System.out.println("invocations = " + invocations);
        return request;

Invoke this from the AWS console with any string as the test event. In the CloudWatch logs, you'll see the invocations number increment each time.

JDBC Connection Pools, AWS Lambda integration with MySQL Relational Database. aws-lambda The connection to the database is obtained using the DataSource interface. AWS Lambda For this reason the HikariCP JDBC connection pool is used. View all of  You can use any of the other Progress DataDirect JDBC drivers to connect to Oracle Eloqua, Oracle Sales Cloud, Oracle Service Cloud, SQL Server, DB2, Mongo DB etc., from AWS Lambda. If you are using Node.js, you can use the jdbc module to connect to these data sources via DataDirect JDBC driver .

It has caveat There is no destroy method which ensures closing pool. One may say DB connection idle time would handle. What if same DB being used for other use cases like pool maintain in regular machine Luke EC2. As many say, if there is sudden spike in requests, create chaos to DB as there will be always some maximum connection setting at database side per user.

sixhours-team/aws-lambda-jdbc-java: AWS Lambda , I work with AWS Lambda quite a bit. The ability to use this Functions-as-a-Service (FaaS) has dramatically reduced the complexity and hardware  Update 9/2/2018: I wrote an NPM module that manages MySQL connections for you in serverless environments. Check it out here.. I work with AWS Lambda quite a bit. The ability to use this Functions-as-a-Service (FaaS) has dramatically reduced the complexity and hardware needs of the apps I work on.

How To: Reuse Database Connections in AWS Lambda, In our example, we use the AWS API gateway to trigger the Lambda functions. What is a Connection Pool? Opening and closing a database  Connection pooling using AWS EC2 is easier to manage because a single instance can track the state of its connection pool without any issue. Thus, using AWS EC2 significantly reduces the risk of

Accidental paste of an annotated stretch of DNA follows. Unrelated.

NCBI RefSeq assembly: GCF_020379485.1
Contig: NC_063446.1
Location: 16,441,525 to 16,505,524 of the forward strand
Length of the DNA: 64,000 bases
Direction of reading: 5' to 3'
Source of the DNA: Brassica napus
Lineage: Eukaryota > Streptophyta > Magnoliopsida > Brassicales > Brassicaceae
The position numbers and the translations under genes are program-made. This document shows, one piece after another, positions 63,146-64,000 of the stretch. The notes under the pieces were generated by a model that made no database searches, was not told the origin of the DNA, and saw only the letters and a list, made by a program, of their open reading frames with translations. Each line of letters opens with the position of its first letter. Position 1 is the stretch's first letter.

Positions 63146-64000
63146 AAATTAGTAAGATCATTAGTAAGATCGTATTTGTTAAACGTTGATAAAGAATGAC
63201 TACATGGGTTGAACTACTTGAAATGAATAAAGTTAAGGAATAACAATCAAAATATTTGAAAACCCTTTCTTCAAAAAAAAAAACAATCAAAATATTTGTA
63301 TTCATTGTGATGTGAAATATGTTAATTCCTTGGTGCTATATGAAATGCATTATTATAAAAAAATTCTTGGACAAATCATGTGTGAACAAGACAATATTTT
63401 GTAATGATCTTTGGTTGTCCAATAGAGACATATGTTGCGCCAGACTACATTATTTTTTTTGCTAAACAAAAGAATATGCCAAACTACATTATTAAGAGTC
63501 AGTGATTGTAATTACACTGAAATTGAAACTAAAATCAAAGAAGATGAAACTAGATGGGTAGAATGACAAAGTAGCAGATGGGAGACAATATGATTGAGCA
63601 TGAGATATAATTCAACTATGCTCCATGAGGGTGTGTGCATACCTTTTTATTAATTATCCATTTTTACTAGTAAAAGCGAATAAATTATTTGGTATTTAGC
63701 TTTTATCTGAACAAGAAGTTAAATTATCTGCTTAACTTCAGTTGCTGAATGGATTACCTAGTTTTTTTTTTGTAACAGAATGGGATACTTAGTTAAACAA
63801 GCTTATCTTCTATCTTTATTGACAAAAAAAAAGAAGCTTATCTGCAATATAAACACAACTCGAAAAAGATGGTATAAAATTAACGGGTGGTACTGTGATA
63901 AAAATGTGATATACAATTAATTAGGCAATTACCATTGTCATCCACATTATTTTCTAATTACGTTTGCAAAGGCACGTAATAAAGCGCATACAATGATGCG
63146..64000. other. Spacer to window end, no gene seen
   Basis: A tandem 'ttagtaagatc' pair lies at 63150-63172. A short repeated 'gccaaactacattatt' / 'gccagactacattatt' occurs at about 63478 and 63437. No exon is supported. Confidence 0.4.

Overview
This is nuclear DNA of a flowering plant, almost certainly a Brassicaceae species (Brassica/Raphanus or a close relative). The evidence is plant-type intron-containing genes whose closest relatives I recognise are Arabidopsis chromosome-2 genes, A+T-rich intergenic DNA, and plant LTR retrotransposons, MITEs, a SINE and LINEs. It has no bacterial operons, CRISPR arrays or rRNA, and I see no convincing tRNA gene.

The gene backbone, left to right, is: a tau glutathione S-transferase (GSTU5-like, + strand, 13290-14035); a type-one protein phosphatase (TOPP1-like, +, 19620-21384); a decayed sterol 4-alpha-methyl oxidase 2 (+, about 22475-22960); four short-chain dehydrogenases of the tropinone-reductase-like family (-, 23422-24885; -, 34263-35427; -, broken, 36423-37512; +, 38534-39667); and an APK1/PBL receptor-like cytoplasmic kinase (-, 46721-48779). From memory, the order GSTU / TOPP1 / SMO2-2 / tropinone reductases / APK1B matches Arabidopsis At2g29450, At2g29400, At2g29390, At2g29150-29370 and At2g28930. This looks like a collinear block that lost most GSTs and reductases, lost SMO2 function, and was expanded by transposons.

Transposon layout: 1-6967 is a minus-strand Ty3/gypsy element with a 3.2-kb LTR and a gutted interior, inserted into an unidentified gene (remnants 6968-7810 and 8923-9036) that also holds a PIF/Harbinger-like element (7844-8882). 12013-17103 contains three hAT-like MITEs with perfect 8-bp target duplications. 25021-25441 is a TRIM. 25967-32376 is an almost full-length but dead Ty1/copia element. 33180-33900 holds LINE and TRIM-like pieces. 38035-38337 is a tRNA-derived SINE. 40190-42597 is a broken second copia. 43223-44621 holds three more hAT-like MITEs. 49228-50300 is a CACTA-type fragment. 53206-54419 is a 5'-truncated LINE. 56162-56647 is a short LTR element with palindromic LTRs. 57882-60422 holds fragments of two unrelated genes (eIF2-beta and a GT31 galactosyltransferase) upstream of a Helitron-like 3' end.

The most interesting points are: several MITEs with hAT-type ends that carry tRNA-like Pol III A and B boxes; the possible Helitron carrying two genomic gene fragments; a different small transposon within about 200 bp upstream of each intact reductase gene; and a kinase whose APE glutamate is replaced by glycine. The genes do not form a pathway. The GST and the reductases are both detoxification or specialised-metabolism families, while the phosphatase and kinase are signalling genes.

How to Use MongoDB Connection Pooling on AWS Lambda, Connection Pooling Is key for speedy database calls; here's how to do a lot of smart people using a lot of strong logic to explain why it can't be done. “​Lambda functions are stateless and asynchronous which is great, But if you look at the second image taken from AWS, the connection to the database  1. The most reliable way of handling database connections in AWS Lambda is to connect and disconnect from the database within the invocation itself which is what your code is already doing. There are known ways to reuse an existing connection but success rates for that vary widely depending on database server configuration (idle connections, etc.) and production load.

Best practices for Serverless: Connection Pooling your database, In our example, we use the AWS API gateway to trigger the Lambda functions. What Is a Connection Pool? Opening and closing a database  AWS Lambda JDBC Java. This is a sample project showing the AWS Lambda integration with MySQL relational database. When triggered the lambda function will access the employee table ( schema) in the MySQL RDS instance that you created in the VPC, and return the list of all employees found in the table. The connection to the database is obtained using the DataSource interface.

  • So is the best approach to use close connections after they are used? And reopen when the next invocation is made? That seems the simplest approach.
  • @rharriso That would be my approach. You could leave a single connection open so long as your Lambda function doesn't bail out half way through and leave the connection dirty, for example with a transactional query.
  • It's probably still a good idea to use a connection pool of size 1, just so you don't have to manage the logic to test and replace connections.
  • Thanks for the answer, Its Okay to use BoneCP connection pooling […, the connection pool will persist in frequent invokes of lambda function, if yes then how it can be verified ?
  • I haven't tried BoneCP, but I don't see why not. To verify, configure log4j to log BoneCP at the debug level and examine the logs.
  • Thanks, Let me do it, and then update the status here ! perfect :-)
  • Instance variables usually persist across invocations. I've updated the answer with a short lambda function that demonstrates this.
  • Unfortunately, this answer is partially incorrect. Pooling wont work. Two concurrent invocation would cause two containers to be used. See my answer below.
  • canwe not use shutdown hook?